Terrifyingly Tiny Seed Ticks: Will You Spot Them This Summer?
Uh-oh. Scientists are predicting that 2017 is going to be a positively wretched year for ticks — and Lyme disease and the Powassan virus spread by the little buggers. The worst part? There's a kind of tick that most of us haven't had the displeasure of meeting yet, and encounters with them are on the rise. They're called seed ticks, and they're the stuff of nightmares. Really.
Warning: The pictures linked to in this article are pretty graphic, so if you're a tickaphobe (yes, we are sure there's an actual word for that, but we have no idea what it is), you might want to tread lightly. But we think it's important to get the word out about seed ticks — especially if your family and pets spend a lot of time outside during the summer.
Beka Setzer, an Ohio mother of two young daughters, posted some disturbing photos on Facebook of her daughter's nasty encounter with seed ticks last summer. Setzer's hope is that the photos — while the stuff of creepy-crawly horror flicks — will encourage other families to keep a close eye on their kids after outdoor play.
It doesn't take long, either, for these ticks to overtake a small child. Setzer's daughter Emmalee was only playing outside for 30 minutes before she was crawling with tiny, poppy-seed-like larval ticks. Despite her mom removing them immediately, Emmalee still became ill from the tick attack.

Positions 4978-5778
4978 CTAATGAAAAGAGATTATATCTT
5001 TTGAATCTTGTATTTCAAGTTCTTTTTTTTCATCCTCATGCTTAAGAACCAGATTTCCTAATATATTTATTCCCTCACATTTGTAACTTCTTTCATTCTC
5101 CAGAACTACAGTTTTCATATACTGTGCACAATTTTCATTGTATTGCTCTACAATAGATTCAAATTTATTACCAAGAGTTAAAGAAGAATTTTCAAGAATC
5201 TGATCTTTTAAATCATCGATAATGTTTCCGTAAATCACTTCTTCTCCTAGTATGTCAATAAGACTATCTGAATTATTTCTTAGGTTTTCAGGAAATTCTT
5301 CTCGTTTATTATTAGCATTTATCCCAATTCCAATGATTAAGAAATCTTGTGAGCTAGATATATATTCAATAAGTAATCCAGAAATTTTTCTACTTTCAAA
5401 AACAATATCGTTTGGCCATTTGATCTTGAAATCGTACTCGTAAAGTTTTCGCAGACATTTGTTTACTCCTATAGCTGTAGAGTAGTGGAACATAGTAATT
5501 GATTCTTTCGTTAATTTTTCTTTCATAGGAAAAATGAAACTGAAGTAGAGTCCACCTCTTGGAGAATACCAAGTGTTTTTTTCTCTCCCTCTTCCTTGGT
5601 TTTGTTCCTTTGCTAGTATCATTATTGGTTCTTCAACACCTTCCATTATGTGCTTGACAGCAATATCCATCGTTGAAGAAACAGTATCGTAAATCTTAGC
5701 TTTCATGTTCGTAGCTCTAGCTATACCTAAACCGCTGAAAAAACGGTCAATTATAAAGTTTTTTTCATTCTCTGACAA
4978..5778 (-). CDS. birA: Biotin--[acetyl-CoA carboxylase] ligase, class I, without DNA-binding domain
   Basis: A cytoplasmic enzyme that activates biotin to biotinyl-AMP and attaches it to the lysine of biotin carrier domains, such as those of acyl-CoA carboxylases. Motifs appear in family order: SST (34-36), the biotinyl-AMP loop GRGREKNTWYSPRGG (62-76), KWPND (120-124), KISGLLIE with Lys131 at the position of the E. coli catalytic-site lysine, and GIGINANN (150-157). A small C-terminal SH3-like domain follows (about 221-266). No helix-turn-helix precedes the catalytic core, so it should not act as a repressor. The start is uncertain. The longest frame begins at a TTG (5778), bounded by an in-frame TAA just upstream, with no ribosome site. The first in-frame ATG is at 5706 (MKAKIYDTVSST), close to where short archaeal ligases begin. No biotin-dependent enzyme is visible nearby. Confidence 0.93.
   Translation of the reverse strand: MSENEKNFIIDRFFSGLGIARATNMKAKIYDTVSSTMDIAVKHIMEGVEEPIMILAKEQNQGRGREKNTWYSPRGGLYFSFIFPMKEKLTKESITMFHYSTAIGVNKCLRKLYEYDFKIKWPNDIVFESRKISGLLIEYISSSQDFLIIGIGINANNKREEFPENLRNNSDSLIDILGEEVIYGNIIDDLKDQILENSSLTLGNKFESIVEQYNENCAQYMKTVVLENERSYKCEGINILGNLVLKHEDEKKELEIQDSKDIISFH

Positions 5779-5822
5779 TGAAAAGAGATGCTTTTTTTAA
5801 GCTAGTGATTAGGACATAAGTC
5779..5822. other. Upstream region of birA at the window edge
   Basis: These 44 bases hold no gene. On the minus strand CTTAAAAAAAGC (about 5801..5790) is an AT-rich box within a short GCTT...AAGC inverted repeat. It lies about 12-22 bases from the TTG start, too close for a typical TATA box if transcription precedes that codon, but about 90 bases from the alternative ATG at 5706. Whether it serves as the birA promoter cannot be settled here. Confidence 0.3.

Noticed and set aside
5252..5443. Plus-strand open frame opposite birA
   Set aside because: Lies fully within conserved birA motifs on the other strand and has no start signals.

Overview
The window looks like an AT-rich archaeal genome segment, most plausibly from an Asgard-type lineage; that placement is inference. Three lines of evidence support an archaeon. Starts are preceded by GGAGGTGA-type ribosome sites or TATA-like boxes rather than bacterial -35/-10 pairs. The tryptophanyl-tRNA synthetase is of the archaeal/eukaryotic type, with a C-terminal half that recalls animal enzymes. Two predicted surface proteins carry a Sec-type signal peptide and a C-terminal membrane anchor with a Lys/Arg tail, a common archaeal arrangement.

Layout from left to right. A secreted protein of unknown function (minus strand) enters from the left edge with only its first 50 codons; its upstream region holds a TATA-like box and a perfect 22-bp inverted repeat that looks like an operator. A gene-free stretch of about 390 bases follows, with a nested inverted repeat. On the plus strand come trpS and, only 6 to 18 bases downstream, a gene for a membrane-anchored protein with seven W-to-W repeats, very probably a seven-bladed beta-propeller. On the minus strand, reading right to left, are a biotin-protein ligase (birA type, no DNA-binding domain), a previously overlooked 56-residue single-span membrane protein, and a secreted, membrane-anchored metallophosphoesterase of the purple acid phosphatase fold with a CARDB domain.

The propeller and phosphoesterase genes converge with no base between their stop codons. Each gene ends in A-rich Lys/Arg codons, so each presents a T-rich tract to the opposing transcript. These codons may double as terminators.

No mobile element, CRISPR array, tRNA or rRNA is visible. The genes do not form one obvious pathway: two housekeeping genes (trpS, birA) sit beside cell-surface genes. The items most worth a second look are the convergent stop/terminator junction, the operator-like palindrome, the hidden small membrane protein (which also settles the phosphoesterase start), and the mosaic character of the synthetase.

"I'm putting this out there, just a heads up for parents of kids who love to play outside," Setzer said on her Facebook post. "Emmalee was playing outside yesterday rolling around on the ground while enjoying the sprinkler. After coming inside and laying down for a nap I just happened to notice tiny (and I mean tiny) little black dots all over her legs, abdomen, arms, and armpit area. Thinking they may have just been seeds I tried to wipe then scrape one off and it was a tick! She must've been playing in or near a nest of tick larvae and was covered."
Setzer wound up trying to remove more than 100 ticks from Emmalee's body, but the next morning, Emmalee awoke with horrible spots all over her — and a very swollen lymph node. Yikes!
A doctor prescribed powerful antibiotics and antihistamines to bring down the swelling. Setzer is hoping she can help other parents avoid a scary incident like this. "I want to make every parent aware of what these look like so you can be on the lookout," she said. "They're not as easy to see as the ticks you're likely looking for on yourself or children."
Setzer shared photos of Emmalee's ordeal on Facebook so others can see the insidiously small size of these seed ticks, frequently mistaken for freckles or dirt. And they can hide easily in pet fur too.
Seed ticks — like other ticks — can't be brushed off. So keep those tweezers on hand this summer to detach the body and head of any tick you find on yourself or a loved one. The Centers for Disease Control and Prevention recommends putting the removed tick in a plastic baggie to be tested and then disinfecting the bite site. And when in doubt with any tick, call your doctor. This is serious stuff.